In addition to our 2021 Major Game Awards, every member of the PC Gamer team has focused on the games they love this year. For the rest of this month, we will release the new employee draft and our main awards.
What’s unparalleled is that, without a doubt, this is the most original and cool thing I’ve seen all year.It won’t be in 2023 At the earliest, This anime-filled rhythmic adventure just ended its Kickstarter event in the spring. But to ease the painful waiting, developer D-Cell released two demos-first a simple Arcade Mix of some game songs, and then the elusive and more complete White Label.
Readers, the white label may be the hardest game presentation in years.
Frankly speaking, I have never seen a developer as dedicated to aesthetics as D-Cell. Unbeatable oscillates under the gold standard of Kickstarter trailers. It is an effortlessly smooth tone that allows you to immediately understand the content of the game without giving up its animation style inspired by Studio Trigger.
Unparalleled, because it now exists in the white label, which is a very streamlined thing. A series of rhythm tracks can hit your gamepad, with a very loose narrative framework, including a tutorial to get a good understanding of what the more adventurous aspects of the game might look like in the final game. There is only one stage, a railway station platform, with each track exploding in the noisy lights and noise.
In the beginning, this noise was almost overwhelming. The screen swings from left to right, you throw notes from all directions, and the camera pulls in and out of each fresh verse and twitches at strange angles. But, like all the best rhythm games, all the extra noise will disappear until it’s just you and the beat. Except for the thumping rhythm and the scorching white notes, your eyes and ears will filter out everything-but when the camera pulls directly in and tilts a long two-track chord, you will feel that you are the coolest people.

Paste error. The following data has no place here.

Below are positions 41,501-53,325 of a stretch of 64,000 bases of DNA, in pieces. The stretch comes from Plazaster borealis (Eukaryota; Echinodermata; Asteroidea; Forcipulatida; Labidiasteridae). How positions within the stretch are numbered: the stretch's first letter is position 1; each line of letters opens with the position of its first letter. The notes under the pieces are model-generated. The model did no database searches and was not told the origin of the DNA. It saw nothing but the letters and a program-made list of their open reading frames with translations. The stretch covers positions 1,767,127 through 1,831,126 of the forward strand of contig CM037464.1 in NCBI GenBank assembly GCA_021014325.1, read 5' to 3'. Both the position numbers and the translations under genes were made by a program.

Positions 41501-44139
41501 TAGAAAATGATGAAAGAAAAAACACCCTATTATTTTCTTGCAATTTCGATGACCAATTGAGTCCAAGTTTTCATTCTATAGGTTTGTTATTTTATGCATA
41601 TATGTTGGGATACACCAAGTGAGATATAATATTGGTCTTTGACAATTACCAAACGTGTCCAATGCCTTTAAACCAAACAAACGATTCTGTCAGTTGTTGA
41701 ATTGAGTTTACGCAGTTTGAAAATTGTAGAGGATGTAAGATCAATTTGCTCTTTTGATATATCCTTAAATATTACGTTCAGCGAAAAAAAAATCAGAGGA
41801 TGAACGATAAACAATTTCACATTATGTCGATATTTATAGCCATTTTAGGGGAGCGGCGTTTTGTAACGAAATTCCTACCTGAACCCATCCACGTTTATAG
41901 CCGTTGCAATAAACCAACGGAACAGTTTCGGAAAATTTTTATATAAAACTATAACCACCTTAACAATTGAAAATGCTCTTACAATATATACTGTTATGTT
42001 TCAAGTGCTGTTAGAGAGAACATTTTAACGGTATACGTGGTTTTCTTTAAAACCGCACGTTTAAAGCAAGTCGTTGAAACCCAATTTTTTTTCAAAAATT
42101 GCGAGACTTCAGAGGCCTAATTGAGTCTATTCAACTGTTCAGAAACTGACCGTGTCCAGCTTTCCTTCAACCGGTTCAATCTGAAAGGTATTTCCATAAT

As a demonstration, White Label is excellent. It started soon, showing you the full content of Unbeatable, and there are enough tracks for you to chase high scores while waiting to complete the game. But White Label is more than just a demo—it has been adding new tracks, new modes, and new story segments in the past year.
At this point, Unbeatable has crossover songs with No Straight Roads, NOISZ STΔRLIVHT and Rhythm Doctor. D-Cell is providing customized, additional, additional difficulty modes for game tracks.There is an amazing live concert including Anime rock cover by Sayonara Wild Hearts. A few months ago, I launched White Label and found that a short narrative introduction has become a pull-out opening crawl Leaving Scott Pilgrim straight away.
Despite these additions, the white label is still very easy on any direct plot. Instead, we focused our attention on our absolutely exhausted heroine Beat. A short opening gave us a taste of the open world proposed by Unbeatable. Let us hang out on the street and chat with the band members. For example, they were a little angry at how late we practiced.
But apart from a brief epilogue, most of White Label’s scene settings are carried out in short episodes before and after each track. We learn more about who Beat is, talk about her anxiety and her relationship with others, herself, and her music. Each piece is given a background in her life-fashionable sampling beats with appropriate rhythms call for tragic piano lessons, and the waiting heavy improvisations reflect her lifetime aversion to punctuality.
This is a promise to transcend style. I am now really happy to join Beat on this absurd adventure, through a world where music is illegal and we can sin. The final game promises us a complete city to explore the surrounding countryside, an open adventure with shops, stations and streets, a complete day/night cycle, and a large number of locals and mandatory video game errands to help run.
I hope it will be filled with the same down-to-earth and sincere heart that we saw in the short episode of White Label. But even if the presentation has more style than substance, I only need this style to keep repeating in Unbeatable’s killer playlist.
White Label already has a life of its own. As a completely free demo, if you don’t watch this bloody cool rhythm demo, you will do a lot of harm to yourself. But in the end, it doesn’t matter how many new things are added to White Label, when I know I will continue to work overtime in pursuit of perfect running Waiting.